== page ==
Gorehouse Greats #7
Tim Ochopee is a Seminole Indian and a recently returned Vietnam veteran that lives all alone in a Florida swamp. All alone, that is, except for his hoard of dangerous snakes that he can somehow control and keep from biting him. He uses these snakes to get revenge on the people that have wronged him. These people include a local sleazeball (Alex Rocco, who’s been in everything from The Godfather to The A-Team) who wants to turn every snake in The Everglades into belts, his group of dumbass henchmen, a burlesque stripper well past her prime, and her scummy husband/manager (played by somebody named ‘Butterball’ Smith!). Why yes, this is an eco horror movie from the 1970’s, how did you guess? And a low low low budget eco horror movie from the 1970’s at that. If that plot synopsis didn’t give you a clue, the awful acoustic folk music that plays over the opening credits should give you another hint. That and the unfortunate fashion choices on display…
Let me get this out of the way right now: I dislike this movie. A lot. I’ve read reviews that call it cheesy fun, and yeah, I can kind of see it. It’s directed by William Grefe who is probably best known for 1965’s Sting of Death, possibly the only killer jellyfish movie ever made. Grefe is a terrible director but when he’s not being excruciatingly boring, his movies can be fun sources of unintentional comedy. But stuff like Wild Rebels and Death Curse of Tartu don’t include any actual animal cruelty like Stanley does. I hate seeing animals killed on screen. There’s just no goddamn excuse for it. Even in a movie like Cannibal Holocaust, which I actually think has some merit to it, I can’t condone it. With a worthless piece of shit like Stanley, it’s somehow even worse. At least Cannibal Holocaust isn’t hypocritical enough to shoehorn in messages about preserving the earth and being nice to animals and then show a whole family of rattlesnakes being bludgeoned to death with the butt end of a rifle. Jesus Christ.
Even without the pointless reptile slaughter, Stanley is an ugly film, ugly in a way that only a low budget production from the 1970’s can be. If you ran your hand across the actual film print, you’d find it covered in a thick layer of dirt and hair grease. Even the bad performances and questionable stylistic choices that the movie presents over and over again can’t make up for the fact that the whole thing is just depressing to look at.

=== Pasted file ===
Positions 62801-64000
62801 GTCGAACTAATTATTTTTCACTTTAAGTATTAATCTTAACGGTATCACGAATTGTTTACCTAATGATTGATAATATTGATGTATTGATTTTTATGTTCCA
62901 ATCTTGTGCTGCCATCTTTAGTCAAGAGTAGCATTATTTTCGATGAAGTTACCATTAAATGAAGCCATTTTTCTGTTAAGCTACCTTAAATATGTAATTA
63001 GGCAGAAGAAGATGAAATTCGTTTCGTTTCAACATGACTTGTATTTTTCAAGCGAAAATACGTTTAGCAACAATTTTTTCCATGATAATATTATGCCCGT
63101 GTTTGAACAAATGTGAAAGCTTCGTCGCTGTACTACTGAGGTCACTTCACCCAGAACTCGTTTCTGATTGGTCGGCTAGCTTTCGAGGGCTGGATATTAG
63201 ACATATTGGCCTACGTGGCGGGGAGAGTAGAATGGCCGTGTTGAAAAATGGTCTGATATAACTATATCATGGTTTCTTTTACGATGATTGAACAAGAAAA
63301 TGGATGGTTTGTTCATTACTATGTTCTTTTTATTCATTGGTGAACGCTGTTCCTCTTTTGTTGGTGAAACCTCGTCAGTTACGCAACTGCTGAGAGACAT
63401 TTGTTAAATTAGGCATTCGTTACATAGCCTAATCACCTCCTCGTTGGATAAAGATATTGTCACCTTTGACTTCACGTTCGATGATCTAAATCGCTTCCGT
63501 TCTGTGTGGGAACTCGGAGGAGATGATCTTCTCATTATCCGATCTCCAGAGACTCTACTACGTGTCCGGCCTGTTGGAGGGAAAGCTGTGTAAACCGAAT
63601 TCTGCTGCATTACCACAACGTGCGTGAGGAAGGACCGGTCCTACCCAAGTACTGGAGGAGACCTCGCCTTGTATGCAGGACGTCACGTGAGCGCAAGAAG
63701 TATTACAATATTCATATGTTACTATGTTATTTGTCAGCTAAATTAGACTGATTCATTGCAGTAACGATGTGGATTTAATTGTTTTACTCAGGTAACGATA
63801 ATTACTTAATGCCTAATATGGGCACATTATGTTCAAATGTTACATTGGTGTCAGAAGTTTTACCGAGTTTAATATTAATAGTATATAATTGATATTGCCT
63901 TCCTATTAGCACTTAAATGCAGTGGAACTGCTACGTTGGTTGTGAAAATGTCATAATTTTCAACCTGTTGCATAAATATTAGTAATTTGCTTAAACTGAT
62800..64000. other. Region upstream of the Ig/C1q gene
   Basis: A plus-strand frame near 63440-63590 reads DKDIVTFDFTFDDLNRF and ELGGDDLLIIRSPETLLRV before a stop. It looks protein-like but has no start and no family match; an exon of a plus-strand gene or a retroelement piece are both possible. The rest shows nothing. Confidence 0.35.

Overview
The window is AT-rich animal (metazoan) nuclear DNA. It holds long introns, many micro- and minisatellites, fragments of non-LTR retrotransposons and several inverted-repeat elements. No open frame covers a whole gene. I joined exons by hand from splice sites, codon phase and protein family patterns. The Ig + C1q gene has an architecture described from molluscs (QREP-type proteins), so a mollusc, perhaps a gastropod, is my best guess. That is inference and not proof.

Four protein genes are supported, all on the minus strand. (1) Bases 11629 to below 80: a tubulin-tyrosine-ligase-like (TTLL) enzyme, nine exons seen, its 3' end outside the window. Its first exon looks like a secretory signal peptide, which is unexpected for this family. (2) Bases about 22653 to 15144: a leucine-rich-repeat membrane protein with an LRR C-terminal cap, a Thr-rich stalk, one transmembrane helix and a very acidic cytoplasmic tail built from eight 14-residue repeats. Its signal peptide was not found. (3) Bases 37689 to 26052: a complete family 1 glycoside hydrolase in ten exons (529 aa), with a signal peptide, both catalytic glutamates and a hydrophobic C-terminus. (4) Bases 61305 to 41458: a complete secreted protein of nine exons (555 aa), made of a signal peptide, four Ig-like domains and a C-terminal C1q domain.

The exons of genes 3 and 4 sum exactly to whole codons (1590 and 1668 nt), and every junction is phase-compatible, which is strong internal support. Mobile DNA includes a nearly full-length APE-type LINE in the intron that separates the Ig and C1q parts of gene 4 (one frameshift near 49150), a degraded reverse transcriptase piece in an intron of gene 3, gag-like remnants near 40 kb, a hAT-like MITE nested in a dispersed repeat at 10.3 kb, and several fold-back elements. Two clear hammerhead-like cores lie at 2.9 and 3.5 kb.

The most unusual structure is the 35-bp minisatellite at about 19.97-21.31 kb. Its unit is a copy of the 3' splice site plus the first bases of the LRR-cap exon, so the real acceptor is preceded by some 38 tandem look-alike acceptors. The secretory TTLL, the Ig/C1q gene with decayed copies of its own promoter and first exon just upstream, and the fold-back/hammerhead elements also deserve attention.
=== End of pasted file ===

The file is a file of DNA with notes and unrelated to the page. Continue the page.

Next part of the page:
I honestly didn’t find anything fun or entertaining here and it’s been a long time since a film left such a bad taste in my mouth. It doesn’t help that it doesn’t know when to fucking end and goes on long after all the bad guys are dead. You can even see where it should cut and bring up the end credits about two or three goddamn times! That’s typical Grefe though, sadly. Punching his audience in the face with mind numbing boredom is his calling card.
There were so many of these eco horror movies that came out in the 1970’s, and most of them are a Hell of a lot more fun to sit through than this. If you want to see one that actual delivers on the cheesy goods and won’t make the animal rights activist in you want to run screaming into the night, check out Frogs, a film produced in the same year. Or Night of the Lepus, a film about giant killer bunny rabbits! Everybody loves bunnies, right? Just…avoid this thing. Trust me.
- The thought that came up in my mind the most while this was on the TV (other than “I want this to be over”): Only the 1970’s could have produced clothes that look like that. And a lot of cocaine.
- Reviews of this movie all inevitably bring up that it is pretty much just Willard but with snakes. Not having seen Willard, I myself cannot comment on the connection.
- For such a skeezy film, I was honestly surprised at the lack of female nudity on display. Not that you’d really want to see any of these people naked. There is quite a few scenes of shirtless men though. Maybe Grefe swung in the other direction?
- Swamp movies are interesting in that the actors and crew just freaking have to be massively uncomfortable during filming. I mean, it’s a freaking swamp! Smelly water, dangerous animals, tons of mosquitoes. A barrel of laughs, I’m sure.